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Cablegate: Bad to Worse for Yemeni Journalists: Press Court

VZCZCXYZ0005
RR RUEHWEB

DE RUEHYN #2014/01 3080932
ZNR UUUUU ZZH
R 040932Z NOV 09
FM AMEMBASSY SANAA
TO SECSTATE WASHDC 3136

UNCLAS SANAA 002014

SIPDIS
SENSITIVE

FOR NEA/PPD, NEA/ARP

E.O. 12958: N/A
TAGS: PHUM KPAO YM
SUBJECT: BAD TO WORSE FOR YEMENI JOURNALISTS: PRESS COURT
ISSUES FIRST CONVICTION

REF: SANAA 2000

1. (U) SUMMARY. On October 31, Yemen's recently established
Special Press and Publications Court issued its first guilty
verdict. The court found Washington-based Yemeni-American
writer Munir al-Mawri and Yemeni independent journalist Samir
Jubran guilty of "the crime of criticizing the President of
the Republic" for a 2008 article published in Jubran's
newspaper, al-Masdar. Civil society organizations and other
independent journalists condemned the ruling, which Jubran is
now appealing. The ruling opens a new front in the Yemeni
government's assault on press freedom as it seeks to stifle
criticism of its handling of the nation's multiple crises.
END SUMMARY.

2. (SBU) On October 31, Yemen's Special Press and Publication
Court sentenced in absentia Munir al-Mawri, a
Washington-based Yemeni-American writer and Sharq al-Awsat
correspondent, to two years in prison and banned him
"permanently" from practicing journalism in Yemen (reftel).
The court also ordered Samir Jubran, as the editor and
publisher of independent newspaper al-Masdar which featured
Mawri's article, to resign from his position and refrain from
practicing journalism for one year. (Note: Jubran is a good
Embassy contact who participated in a U.S. Department of
State International Visitor program in June 2009. End Note.)

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3. (U) The judge cited for violations an article by Mawri
entitled "Weapon of Mass Destruction," published in al-Masdar
on November 25, 2008. In the article, Mawri wrote that
Yemen's many problems -- a southern rebellion, a northern
insurgency, al-Qaeda infiltration -- "are only symptoms of a
serious disease, the source of all of Yemen's pains:
President Ali Abdullah Saleh ... (He) can be described
without exaggeration as a weapon of mass destruction ... His
irresponsible behavior may tear the country apart and cast
the Yemeni people's future into the dust." Mawri touched on
many sensitive subjects, including Saleh's supposed frail
health, his alleged stage-managing of the succession to
ensure that his son becomes president, and his responsibility
for the corruption endemic in the Yemeni government.

4. (U) The court found that Mawri's story violated Article
103 of Yemen's 1990 Press and Publications Law, which forbids
"anything that infringes upon the dignity of individuals and
individual freedom by the propagation of misinformation or
personal defamation."

5. (U) This conviction is the first issued by the Special
Press and Publications Court, which the Supreme Judicial
Council established in May 2009. Civil-society activists
condemned the creation of the court, seeing it as a mechanism
for government harassment and intimidation of journalists.
Justice Minister Ghazi al-Aghbari explained that the decision
to create a special court dedicated to press issues "came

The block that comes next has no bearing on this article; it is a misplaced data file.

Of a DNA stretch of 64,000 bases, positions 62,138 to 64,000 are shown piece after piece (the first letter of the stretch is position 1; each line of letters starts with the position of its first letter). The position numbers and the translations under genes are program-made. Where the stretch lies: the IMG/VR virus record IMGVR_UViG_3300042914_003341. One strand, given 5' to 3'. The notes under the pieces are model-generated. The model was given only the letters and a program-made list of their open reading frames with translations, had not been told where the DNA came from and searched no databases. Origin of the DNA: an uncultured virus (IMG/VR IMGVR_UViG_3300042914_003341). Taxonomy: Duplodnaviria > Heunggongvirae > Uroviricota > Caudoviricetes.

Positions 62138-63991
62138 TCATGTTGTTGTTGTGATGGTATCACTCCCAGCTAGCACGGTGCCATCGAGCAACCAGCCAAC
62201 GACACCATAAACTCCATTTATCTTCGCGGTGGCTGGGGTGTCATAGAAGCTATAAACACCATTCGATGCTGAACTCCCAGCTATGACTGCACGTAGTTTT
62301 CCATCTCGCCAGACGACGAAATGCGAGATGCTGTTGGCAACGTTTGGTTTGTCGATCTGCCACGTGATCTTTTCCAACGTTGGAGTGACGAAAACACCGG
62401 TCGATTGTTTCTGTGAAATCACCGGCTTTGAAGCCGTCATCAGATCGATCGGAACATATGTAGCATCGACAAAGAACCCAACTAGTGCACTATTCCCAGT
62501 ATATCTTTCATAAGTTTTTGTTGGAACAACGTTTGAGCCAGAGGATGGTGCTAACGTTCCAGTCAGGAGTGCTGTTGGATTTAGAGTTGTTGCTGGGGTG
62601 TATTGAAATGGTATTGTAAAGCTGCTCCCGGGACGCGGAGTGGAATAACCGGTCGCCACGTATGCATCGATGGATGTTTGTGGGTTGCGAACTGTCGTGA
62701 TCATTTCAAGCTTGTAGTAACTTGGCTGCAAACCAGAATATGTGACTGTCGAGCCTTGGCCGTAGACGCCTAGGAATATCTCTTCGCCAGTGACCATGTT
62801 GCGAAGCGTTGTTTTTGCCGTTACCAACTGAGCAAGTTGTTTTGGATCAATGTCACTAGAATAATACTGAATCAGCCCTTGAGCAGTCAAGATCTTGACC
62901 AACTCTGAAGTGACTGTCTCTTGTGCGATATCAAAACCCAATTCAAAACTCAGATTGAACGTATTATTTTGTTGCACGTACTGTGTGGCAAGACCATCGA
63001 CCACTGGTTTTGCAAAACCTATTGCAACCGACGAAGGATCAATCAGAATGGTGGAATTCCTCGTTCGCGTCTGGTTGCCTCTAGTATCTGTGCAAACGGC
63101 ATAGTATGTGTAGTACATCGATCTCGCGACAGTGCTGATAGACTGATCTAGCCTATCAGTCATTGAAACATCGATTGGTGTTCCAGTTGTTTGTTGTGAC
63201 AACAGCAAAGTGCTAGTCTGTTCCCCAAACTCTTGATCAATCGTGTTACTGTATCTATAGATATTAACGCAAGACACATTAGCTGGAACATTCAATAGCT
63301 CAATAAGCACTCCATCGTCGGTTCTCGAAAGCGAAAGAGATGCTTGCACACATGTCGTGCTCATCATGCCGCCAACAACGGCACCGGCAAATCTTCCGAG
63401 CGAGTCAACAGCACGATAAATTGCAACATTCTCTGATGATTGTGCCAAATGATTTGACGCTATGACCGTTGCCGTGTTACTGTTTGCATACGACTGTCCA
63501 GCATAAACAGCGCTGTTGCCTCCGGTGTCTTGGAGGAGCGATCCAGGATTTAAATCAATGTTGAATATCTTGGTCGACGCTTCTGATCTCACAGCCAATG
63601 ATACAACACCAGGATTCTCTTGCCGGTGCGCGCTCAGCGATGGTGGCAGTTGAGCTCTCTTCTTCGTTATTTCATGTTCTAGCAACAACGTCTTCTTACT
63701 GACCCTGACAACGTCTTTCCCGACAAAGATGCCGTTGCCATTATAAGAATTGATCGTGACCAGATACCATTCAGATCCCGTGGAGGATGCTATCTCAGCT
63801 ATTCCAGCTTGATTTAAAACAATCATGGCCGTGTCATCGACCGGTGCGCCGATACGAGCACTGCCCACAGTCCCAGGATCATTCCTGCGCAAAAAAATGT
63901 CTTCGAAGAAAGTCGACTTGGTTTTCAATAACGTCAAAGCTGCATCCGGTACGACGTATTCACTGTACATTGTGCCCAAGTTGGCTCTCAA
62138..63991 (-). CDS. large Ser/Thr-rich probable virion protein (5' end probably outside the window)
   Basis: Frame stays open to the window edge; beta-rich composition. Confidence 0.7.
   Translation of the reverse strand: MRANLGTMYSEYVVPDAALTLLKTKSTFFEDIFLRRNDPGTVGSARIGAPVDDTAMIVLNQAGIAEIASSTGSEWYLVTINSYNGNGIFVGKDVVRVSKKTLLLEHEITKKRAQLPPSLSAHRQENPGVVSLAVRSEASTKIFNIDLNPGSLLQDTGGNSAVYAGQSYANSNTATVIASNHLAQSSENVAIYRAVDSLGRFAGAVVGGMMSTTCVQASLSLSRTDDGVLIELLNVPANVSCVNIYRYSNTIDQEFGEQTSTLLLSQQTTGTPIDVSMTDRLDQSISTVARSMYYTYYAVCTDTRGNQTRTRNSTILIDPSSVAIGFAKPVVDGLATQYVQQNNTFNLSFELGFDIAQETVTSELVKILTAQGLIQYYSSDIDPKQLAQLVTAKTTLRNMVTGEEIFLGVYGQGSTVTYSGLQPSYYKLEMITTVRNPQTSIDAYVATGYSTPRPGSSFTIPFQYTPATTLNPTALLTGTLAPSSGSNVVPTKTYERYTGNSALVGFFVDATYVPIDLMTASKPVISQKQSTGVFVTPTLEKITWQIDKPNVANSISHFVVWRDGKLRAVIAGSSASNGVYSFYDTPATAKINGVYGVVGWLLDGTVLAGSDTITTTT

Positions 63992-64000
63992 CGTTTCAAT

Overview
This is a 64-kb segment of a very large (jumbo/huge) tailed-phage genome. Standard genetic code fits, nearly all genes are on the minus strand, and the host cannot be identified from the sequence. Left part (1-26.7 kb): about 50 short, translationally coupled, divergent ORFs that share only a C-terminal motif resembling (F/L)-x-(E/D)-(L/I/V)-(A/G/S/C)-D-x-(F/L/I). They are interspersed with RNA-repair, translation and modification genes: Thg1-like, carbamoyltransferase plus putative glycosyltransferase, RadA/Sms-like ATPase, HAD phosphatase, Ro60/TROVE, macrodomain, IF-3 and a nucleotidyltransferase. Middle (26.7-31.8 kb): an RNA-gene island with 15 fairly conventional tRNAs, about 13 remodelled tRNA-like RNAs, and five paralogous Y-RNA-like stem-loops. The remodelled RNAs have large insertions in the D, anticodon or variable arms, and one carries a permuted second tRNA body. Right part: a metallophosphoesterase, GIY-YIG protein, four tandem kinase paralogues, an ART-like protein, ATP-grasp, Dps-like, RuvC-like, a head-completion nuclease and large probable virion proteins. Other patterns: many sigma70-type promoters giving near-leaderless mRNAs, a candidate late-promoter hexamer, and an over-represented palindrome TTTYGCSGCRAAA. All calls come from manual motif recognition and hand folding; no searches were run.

within the framework of the reform agenda adopted by the
Ministry of Justice in order to deal with press-related cases
expeditiously." More than 150 pending cases that involved
journalists and media outlets were referred to the new court.
(Comment: President Saleh's alleged personal animosity
toward Mawri may have pushed Mawri's case to the top of the
court's crowded docket. End Comment.)

6. (U) Before the October 31 conviction, the court had issued
only one ruling, the July 20 acquittal of Sami Ghalib, editor
of the independent newspaper al-Nidaa and alumnus of the U.S.
Department of State's Edward R. Murrow journalist exchange
program. The Ministry of Religious Endowments had sued
Ghalib over articles published in 2006 alleging corruption in
the Ministry's hajj and umrah activities. However, the court
ruled that the articles in question "did not contain any
insults, and were grounded in the constitutional right to
criticize." That ruling placated some contacts' worries
about the new court, but Mawri and Jubran's convictions have
rekindled fears that it will be an instrument for harassing
journalists.

7. (U) The Yemeni Journalists Syndicate, political opposition
coalition Joint Meeting Parties, NGO Women Journalists
without Chains and other civil-society organizations issued
statements denouncing the ruling. Jubran told al-Jazeera on
October 31 that the article only criticized President Saleh's
leadership and did not constitute personal defamation. He
said, "Banning a journalist from writing for life? We were
not expecting such an odd ruling." Mawri spoke with BBC
Arabic from Washington on October 31, denying that the
article insulted President Saleh and saying, "This ruling is
an insult to the President and the Yemeni Republic and the
Yemeni people."

8. (SBU) COMMENT. The ruling against al-Masdar confirms the
fears that independent journalists have expressed to EmbOffs
since the May 2009 establishment of the press court. With
its first conviction, the court becomes another weapon in the
Yemeni government's arsenal as it continues its indefatigable
assault on the independent media. The court's inability to
distinguish political criticism from character defamation
sends a chilling message to would-be critics of President
Saleh, derailing what could be a serious national discussion
through the media of the direction of current government
policies. END COMMENT.
SECHE

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